The daml:imports allows you to incorporate another RDF model into the current one. This is similar to xsl:include in XSLT, not xsl:import because there is really no concept of import precedence for DAML+OIL. It is conventional to import the DAML+OIL specification itself, as we do, although the specifications are not clear on whether this is necessary (i.e whether such an import is implied).

Next we define a few simple classes, which should hold no surprises at this point. Then we define an enumeration of activities associated with Super Sports products and an enumeration of product availability codes. We next define some properties, using standard XSD data types, as well as the custom type we defined. One of these properties, productNumber, is a unique property: each product can only have one product number. Again, we define the product number as semantically equivalent to another property, the ProprietaryProductIdentifier from RosettaNet [ROSETTANET], an organization for standardization of business-to-business interchange. Note that this is just a made-up ID for the actual entry from the RosettaNet business dictionary.

And, finally, we define a single instance, as an example. It shows the use of a data-type property and an object property with an enumerated range.

More to come

In the next part of this series, we shall look at more complex DAML+OIL features, including restrictions, which are a fundamental provision of the language.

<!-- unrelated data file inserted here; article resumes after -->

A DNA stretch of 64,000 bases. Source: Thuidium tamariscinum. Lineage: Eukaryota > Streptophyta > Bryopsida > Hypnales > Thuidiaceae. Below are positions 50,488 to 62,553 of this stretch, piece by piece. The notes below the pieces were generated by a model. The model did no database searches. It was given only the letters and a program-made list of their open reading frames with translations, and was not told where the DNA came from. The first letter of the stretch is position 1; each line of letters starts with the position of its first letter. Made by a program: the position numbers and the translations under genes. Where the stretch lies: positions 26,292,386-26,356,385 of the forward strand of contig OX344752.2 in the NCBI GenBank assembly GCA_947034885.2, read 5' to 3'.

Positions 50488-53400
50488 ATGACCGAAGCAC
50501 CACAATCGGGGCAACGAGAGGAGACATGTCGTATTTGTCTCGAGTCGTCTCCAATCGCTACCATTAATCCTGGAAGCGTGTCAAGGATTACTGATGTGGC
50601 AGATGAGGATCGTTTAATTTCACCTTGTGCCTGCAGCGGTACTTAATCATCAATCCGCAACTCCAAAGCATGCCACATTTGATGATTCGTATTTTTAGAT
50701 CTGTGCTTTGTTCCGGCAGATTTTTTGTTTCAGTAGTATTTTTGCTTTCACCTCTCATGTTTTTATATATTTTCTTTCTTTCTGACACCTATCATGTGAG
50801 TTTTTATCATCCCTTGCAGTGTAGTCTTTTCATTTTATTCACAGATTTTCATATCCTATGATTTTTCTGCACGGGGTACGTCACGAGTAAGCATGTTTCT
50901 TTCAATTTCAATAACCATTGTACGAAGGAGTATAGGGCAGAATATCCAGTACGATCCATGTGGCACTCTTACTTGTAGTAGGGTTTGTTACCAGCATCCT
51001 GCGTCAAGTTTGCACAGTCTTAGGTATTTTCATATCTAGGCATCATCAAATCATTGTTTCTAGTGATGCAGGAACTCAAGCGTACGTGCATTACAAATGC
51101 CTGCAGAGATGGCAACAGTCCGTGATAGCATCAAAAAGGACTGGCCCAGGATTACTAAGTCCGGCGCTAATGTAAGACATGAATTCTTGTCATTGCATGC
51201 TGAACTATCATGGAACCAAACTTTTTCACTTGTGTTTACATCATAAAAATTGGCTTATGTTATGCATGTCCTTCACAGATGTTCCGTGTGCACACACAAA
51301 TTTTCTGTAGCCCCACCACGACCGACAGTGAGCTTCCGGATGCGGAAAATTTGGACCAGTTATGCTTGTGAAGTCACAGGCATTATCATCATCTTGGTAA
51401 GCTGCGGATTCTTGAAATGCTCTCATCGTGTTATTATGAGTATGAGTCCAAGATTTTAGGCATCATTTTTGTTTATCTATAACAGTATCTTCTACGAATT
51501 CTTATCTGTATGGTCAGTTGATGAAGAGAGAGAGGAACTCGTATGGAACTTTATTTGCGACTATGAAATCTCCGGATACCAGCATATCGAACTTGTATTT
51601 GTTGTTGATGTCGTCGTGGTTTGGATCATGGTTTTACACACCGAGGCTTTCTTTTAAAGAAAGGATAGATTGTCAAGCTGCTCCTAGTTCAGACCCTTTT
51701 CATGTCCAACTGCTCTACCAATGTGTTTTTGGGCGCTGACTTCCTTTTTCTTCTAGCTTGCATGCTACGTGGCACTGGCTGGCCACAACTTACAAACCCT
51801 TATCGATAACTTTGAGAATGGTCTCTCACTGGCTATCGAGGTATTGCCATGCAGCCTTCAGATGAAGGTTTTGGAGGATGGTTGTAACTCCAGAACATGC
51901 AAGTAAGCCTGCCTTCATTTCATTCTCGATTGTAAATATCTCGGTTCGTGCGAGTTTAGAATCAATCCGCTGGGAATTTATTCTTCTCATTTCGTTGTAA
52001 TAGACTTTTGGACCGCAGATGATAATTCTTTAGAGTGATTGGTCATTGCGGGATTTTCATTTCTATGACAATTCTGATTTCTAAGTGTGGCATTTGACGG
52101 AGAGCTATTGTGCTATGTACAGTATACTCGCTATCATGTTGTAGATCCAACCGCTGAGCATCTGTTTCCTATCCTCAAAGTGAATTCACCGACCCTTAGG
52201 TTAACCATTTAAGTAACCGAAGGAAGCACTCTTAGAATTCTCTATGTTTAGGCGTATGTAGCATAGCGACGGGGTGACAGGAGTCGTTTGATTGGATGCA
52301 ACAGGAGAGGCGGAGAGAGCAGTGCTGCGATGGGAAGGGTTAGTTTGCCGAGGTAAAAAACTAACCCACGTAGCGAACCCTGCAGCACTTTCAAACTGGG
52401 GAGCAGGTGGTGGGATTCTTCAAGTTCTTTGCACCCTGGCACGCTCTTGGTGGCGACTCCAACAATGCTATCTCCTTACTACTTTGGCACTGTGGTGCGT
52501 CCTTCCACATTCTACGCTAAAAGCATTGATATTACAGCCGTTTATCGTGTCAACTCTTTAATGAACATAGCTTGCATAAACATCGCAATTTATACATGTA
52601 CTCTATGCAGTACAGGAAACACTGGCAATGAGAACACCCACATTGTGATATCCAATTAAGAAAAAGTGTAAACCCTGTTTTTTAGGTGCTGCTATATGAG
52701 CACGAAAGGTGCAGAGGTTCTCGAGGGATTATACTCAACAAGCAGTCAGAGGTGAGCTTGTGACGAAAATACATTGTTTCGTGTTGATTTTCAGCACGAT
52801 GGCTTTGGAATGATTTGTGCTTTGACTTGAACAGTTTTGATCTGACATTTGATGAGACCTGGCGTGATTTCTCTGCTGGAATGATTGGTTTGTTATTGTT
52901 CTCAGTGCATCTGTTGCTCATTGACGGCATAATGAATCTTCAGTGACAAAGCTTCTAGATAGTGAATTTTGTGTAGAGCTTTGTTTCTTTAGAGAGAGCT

DAMLHOME: The DARPA Agent Markup Language (DAML) Program home page

DAMLOIL: DAML+OIL (March 2001)

DAMLOILNOTES-1, DAMLOILNOTES-2, DAMLOILNOTES-3, DAMLOILNOTES-4: A series of notes covering DAML+OIL as W3C technical reports

DOCBOOK: The home page of the DocBook Technical Committee

JJCONV: Five challenges for XML, a capsule of James Clark's keynote at the XML 2001 conference

OILHOME: The Ontology Inference Layer (OIL) home page

RDFHOME: Resource Description Framework (RDF): W3C Home Page

RDFINTRO: An Introduction to RDF, by Uche Ogbuji

RDFLG: Peter F. Patel-Schneider clarifies the common formula that RDF defines simple edge-labeled graphs

RDFSPEC: RDF Model and Syntax Specification, W3C Recommendation, 22 February 1999

RDFSSPEC: RDF Schema Specification 1.0 (W3C Candidate Recommendation, 27 March 2000)

RDFTUT: Pierre-Antoine Champin's RDF Tutorial

ROSETTANET: The RosettaNet home page

WEBONT: The W3C Web-Ontology (WebOnt) Working Group home page

XMLBASE: XML Base (W3C Recommendation, 27 June 2001)

1 to 5 of 5
  1. UniqueProperty
    2002-10-29 09:42:47 Mohamed Keshk
  2. References
    2002-02-11 10:43:18 Mike French
  3. Article updated
    2002-02-06 09:57:46 Uche Ogbuji
  4. Re: Disappointed
    2002-02-03 07:57:30 Uche Ogbuji
  5. Disappointed
    2002-01-31 12:04:18 Evan Wallace
1 to 5 of 5